The chief form of class struggle for Indians over the last decades has been for land. Imperialism and the Latin American bourgeoisies have prevented agrarian reform by and large from benefiting the Indian communities.

For centuries most indigenous peoples were exploited under the latifundia system, inherited from the Spanish Conquest. Huge farms, originally employing indentured labour, produced goods for consumption of the landowner. Later commercial crops displaced this more and more. But the peasants’ lot changed little. They were forced to work hard for the owner and later cater for themselves on small plots.

The landlords rob the peasant and the workers of the countryside. They forbid resident workers to plant permanent crops or make “improvements” on the plots assigned to them to grow subsistence foods. They forbid workers to plant those permanent or annual crops which earn relatively good cash returns. They prevent resident workers, croppers, or tenants from harvesting their crops when this conflicts with the employer’s interests.

Moreover, they advance money at usurious rates of interest and sell goods at higher than market prices in landlord-owed stores. And on top of all this the workers have no job or land tenure security. They can be fired or expelled from their job or land for no apparent reason whatever.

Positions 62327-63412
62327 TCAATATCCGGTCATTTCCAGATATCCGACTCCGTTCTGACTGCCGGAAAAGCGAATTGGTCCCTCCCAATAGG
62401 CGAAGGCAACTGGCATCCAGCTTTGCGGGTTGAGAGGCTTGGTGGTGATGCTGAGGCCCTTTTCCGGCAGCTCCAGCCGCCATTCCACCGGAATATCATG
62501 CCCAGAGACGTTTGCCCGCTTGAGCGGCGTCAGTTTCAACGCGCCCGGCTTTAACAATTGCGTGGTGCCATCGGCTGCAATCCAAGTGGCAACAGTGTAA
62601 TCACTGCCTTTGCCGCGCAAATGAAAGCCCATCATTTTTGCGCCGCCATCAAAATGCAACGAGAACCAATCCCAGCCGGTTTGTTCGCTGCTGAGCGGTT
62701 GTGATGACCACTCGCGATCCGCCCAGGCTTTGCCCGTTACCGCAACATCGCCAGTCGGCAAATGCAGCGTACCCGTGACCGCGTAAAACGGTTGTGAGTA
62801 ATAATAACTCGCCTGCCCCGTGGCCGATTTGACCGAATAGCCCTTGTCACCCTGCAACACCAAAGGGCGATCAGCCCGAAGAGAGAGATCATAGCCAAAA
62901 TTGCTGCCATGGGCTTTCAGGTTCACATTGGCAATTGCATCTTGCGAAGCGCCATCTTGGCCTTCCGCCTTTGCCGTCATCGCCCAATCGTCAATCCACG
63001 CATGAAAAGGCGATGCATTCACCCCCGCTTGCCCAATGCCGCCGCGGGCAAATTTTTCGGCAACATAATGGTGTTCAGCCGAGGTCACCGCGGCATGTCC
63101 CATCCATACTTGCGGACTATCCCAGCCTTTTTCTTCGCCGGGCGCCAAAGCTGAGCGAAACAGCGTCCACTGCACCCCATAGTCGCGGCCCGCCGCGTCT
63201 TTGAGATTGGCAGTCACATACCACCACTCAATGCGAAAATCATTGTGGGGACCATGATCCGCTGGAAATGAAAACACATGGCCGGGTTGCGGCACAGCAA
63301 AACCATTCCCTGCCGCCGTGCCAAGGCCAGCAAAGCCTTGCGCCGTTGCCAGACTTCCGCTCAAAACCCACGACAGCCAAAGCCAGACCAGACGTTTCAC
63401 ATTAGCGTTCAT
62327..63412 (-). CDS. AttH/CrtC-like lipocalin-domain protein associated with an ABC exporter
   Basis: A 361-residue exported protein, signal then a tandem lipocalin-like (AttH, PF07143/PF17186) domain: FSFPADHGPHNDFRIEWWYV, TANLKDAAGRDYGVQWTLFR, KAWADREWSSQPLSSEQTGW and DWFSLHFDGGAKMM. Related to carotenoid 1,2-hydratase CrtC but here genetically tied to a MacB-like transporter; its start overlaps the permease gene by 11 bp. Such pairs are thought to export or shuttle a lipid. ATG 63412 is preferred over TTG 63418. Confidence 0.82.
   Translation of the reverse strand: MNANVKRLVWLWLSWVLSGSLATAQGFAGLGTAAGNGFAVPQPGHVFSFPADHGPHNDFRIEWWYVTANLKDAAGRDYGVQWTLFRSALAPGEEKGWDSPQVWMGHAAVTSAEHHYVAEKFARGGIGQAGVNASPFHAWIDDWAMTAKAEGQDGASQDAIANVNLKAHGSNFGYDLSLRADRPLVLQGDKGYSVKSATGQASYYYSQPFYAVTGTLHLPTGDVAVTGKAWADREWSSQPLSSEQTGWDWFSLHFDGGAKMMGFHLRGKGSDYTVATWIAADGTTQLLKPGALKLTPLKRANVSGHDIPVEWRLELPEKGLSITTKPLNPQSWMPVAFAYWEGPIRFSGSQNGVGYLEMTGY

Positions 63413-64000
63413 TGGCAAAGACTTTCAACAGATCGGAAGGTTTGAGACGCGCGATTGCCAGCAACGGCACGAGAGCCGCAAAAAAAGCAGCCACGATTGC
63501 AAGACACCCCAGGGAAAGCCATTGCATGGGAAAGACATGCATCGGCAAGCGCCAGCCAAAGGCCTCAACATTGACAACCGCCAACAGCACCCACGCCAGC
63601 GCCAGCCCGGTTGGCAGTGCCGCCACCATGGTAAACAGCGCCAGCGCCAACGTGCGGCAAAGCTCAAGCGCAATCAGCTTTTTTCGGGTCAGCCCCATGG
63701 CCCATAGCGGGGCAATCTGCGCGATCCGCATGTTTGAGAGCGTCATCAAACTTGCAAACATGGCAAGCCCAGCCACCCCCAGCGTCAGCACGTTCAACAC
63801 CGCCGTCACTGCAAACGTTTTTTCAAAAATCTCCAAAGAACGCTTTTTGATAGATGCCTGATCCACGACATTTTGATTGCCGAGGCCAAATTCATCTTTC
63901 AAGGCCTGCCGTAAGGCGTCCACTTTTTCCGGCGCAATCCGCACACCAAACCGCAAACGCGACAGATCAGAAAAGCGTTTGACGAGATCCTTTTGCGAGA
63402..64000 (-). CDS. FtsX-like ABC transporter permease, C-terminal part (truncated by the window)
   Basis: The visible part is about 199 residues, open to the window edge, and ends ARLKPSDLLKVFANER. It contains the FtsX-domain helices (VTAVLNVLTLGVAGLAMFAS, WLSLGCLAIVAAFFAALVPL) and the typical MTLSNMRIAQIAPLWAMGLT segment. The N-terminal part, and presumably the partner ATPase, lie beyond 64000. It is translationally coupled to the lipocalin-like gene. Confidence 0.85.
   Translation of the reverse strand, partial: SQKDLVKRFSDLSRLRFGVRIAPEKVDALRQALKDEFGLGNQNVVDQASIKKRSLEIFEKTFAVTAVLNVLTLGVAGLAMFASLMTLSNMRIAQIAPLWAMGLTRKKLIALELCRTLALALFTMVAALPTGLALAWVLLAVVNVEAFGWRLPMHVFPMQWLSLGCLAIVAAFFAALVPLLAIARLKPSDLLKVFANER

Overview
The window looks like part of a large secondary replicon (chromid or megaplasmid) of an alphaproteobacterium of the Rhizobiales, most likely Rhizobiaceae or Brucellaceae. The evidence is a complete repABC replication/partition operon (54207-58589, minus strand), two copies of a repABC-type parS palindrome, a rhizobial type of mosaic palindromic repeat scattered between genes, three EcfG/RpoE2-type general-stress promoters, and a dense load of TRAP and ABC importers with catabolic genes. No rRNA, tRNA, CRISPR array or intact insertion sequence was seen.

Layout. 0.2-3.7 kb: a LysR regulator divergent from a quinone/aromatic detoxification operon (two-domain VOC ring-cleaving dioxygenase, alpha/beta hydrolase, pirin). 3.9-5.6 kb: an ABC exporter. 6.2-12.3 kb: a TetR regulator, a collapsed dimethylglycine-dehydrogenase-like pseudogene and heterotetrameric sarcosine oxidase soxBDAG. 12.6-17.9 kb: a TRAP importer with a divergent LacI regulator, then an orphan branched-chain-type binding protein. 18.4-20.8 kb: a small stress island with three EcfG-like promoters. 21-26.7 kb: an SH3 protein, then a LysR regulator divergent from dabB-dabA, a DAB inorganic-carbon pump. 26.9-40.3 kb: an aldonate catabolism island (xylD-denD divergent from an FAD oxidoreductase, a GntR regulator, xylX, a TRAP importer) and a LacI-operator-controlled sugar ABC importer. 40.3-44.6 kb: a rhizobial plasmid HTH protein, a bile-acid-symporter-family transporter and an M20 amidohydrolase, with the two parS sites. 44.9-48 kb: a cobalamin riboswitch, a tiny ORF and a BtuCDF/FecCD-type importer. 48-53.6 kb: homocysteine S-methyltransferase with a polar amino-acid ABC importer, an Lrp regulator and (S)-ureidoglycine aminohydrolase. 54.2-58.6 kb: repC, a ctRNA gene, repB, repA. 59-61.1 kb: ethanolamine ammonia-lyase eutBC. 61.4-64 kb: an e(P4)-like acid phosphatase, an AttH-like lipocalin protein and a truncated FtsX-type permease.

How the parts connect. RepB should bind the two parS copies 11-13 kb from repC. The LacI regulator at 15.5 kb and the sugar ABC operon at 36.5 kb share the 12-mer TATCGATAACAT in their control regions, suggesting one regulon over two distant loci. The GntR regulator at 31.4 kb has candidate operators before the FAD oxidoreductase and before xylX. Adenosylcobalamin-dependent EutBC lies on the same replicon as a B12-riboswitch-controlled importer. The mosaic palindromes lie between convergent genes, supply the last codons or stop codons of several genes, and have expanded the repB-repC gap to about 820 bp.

All the Andean countries have experienced agrarian reform over the past thirty years. The Bolivian reform of 1952, for example, divided communal land into individual allotments which led to the destruction of thousands of communities. Chilé brought in a similar law in 1979 which reduced the number of Mapuche communities from 2,066 to 655. These so-called agrarian reforms do not take into consideration the real needs of the peasants and Indian communities, and they do not provide proper credits or infrastructures. Rural areas are being emptied of their inhabitants and subsistence farming quickly replaced by mechanised, export-oriented agriculture, with the support and encouragement of governments, banks and international institutions such as the IMF and the World Bank, without any provision for the landless peasants and Indian communities.